“Individual home sellers and builders were both quick to lower prices early in the summer, largely because they had unrealistic expectations for both price and deadlines,” said Boise Redfin agent Shauna Pendleton.

“They overpriced because their neighbor’s house sold for an exorbitant price a few months ago and expected to get multiple offers the first weekend because they heard stories about it,” she added.

The 10 cities that saw the largest share of price cuts over the past month are shown above

The 10 cities that saw the largest share of price cuts over the past month are shown above

A housing development can be seen in Boise, where 70% of housing listings were cut below their original asking price last month when sellers were confronted with their

A housing development can be seen in Boise, where 70% of housing listings were cut below their original asking price last month when sellers were confronted with their “unreasonable expectations”.

“My advice to sellers is to price their home right from the start, accept that the market has slowed and understand that the sale can take longer than 30 days. If someone is selling a nice house in a desirable area, they shouldn’t have to lower their price.’

Although industry data shows home prices remain higher than a year ago across the country and in nearly all markets, supply cuts have increased dramatically as high expectations from sellers meet cold reality.

Redfin said the national share of homes for sale with prices falling hit a record high in July.

None of the 97 cities included in the analysis had less than 15 percent of the housing offers that were reduced from the original asking price.

More than half of the cities with the largest share of price declines — Boise, Denver, Tacoma, Sacramento, Phoenix, San Diego, and Portland — were among the 20 real estate markets that cooled the fastest in the first half of 2022.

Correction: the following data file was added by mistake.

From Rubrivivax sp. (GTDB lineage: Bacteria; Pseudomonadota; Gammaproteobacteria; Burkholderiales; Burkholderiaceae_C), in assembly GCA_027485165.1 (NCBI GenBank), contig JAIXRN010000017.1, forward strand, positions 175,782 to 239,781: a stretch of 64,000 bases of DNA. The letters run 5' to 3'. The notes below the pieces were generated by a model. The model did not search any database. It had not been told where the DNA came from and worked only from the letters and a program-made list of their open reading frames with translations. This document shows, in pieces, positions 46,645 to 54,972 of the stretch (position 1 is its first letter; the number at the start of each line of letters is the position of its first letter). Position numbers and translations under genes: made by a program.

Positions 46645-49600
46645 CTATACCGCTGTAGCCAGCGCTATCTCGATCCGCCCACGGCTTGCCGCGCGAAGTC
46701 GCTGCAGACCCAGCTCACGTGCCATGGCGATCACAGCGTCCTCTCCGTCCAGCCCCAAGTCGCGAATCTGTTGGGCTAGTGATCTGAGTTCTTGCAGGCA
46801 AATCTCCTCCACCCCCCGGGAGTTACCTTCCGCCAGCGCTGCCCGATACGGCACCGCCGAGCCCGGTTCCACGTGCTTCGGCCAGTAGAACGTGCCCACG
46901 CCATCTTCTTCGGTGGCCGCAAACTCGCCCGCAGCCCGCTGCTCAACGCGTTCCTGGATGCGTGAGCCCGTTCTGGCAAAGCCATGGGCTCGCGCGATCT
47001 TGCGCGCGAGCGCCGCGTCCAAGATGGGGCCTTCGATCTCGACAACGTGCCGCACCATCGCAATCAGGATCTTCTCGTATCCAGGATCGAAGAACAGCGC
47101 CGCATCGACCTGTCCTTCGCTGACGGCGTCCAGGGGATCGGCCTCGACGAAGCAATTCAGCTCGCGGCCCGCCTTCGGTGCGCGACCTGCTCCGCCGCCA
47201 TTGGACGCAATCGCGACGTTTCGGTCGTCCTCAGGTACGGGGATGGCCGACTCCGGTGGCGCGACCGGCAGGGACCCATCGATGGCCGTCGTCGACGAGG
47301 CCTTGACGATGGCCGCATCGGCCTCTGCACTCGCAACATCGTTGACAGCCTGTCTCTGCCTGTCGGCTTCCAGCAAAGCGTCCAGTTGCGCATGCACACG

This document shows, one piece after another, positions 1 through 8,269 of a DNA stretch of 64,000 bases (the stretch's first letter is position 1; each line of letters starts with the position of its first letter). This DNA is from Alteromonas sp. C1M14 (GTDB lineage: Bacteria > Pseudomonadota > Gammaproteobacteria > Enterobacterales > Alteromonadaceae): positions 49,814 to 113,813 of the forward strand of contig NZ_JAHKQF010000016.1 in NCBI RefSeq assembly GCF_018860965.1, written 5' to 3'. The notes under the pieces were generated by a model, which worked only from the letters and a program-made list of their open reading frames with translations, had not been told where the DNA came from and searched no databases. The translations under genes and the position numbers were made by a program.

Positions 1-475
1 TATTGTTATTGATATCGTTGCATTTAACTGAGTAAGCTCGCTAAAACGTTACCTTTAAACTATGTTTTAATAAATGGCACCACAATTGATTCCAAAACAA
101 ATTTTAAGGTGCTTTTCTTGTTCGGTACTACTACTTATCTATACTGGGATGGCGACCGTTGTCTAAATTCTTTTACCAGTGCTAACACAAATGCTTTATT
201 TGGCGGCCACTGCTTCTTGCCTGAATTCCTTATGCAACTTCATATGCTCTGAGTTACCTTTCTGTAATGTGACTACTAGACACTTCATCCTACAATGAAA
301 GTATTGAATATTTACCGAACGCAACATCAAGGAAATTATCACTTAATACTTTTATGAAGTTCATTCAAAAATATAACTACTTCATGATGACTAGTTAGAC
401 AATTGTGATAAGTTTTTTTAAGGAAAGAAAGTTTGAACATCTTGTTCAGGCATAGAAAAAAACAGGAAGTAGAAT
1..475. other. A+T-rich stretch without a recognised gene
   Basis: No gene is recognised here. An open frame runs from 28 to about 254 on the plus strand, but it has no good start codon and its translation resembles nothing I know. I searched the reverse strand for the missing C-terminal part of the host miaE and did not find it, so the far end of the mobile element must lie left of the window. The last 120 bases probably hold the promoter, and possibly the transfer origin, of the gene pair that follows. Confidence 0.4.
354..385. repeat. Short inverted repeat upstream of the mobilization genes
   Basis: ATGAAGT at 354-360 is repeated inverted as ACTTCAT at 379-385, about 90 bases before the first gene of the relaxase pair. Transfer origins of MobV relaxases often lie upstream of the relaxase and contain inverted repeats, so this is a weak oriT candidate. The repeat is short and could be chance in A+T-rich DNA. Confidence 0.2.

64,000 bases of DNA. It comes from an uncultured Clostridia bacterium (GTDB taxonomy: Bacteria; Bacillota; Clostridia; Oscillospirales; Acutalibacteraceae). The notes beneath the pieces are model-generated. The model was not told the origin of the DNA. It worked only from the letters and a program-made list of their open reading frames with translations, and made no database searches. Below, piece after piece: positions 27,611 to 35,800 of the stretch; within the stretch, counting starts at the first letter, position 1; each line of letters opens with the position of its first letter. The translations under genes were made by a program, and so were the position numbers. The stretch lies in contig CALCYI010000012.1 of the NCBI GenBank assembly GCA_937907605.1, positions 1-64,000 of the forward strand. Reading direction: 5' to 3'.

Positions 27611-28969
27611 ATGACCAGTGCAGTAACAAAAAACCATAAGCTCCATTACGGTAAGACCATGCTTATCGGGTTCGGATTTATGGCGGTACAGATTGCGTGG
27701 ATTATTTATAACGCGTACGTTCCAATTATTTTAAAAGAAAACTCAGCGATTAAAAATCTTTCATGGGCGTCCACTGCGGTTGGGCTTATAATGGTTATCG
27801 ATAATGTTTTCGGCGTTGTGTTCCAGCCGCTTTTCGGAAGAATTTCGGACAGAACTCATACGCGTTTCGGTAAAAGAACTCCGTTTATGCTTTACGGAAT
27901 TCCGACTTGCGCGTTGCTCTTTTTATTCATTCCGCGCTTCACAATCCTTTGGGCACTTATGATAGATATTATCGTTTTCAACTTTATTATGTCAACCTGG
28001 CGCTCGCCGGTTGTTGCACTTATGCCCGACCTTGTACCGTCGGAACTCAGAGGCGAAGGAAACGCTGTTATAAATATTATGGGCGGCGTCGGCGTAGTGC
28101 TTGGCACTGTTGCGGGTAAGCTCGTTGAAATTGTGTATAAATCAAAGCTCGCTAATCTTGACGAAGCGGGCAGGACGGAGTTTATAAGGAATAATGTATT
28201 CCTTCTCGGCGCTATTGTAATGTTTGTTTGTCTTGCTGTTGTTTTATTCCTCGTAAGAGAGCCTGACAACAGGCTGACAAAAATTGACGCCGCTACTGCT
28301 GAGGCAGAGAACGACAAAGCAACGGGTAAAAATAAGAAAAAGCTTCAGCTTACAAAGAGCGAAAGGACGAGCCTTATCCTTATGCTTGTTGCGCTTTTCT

Redfin notes that these markets had attracted large numbers of eager homebuyers during the pandemic, as technicians and other workers fled pricier markets and house prices in smaller towns soared.

In Denver, 58 percent of housing listings were reduced last month

In Denver, 58 percent of housing listings were reduced last month

Home prices remain solidly high, with the nationwide median selling price in July of $403,800, up 10.8% year-on-year and just below June's record high

Home prices remain solidly high, with the nationwide median selling price in July of $403,800, up 10.8% year-on-year and just below June’s record high

But now, in a cooling market, buyers have the upper hand and many sellers are having to lower their asking prices to close a deal.

The Redfin study found that McAllen, Texas, had the lowest proportion of listing cuts in July, with just 15.7 percent of listings discontinued — although that was still up from the 11.7 percent recorded a year ago.

In a notable exception to this trend, several northern Illinois markets saw fewer price cuts in July than a year ago, suggesting that Chicago’s housing market is picking up steam.

Chicago and nearby Elgin and Lake Counties, Illinois all saw lower rates of price declines than a year ago.

Although home transactions fell, prices remain solidly strong, with the nationwide average selling price in July of $403,800 representing a 10.8 percent increase from a year earlier

Although home transactions fell, prices remain solidly strong, with the nationwide average selling price in July of $403,800 representing a 10.8 percent increase from a year earlier

The average interest rate on a 30-year fixed-rate mortgage this week was 5.13 percent

The average interest rate on a 30-year fixed-rate mortgage this week was 5.13 percent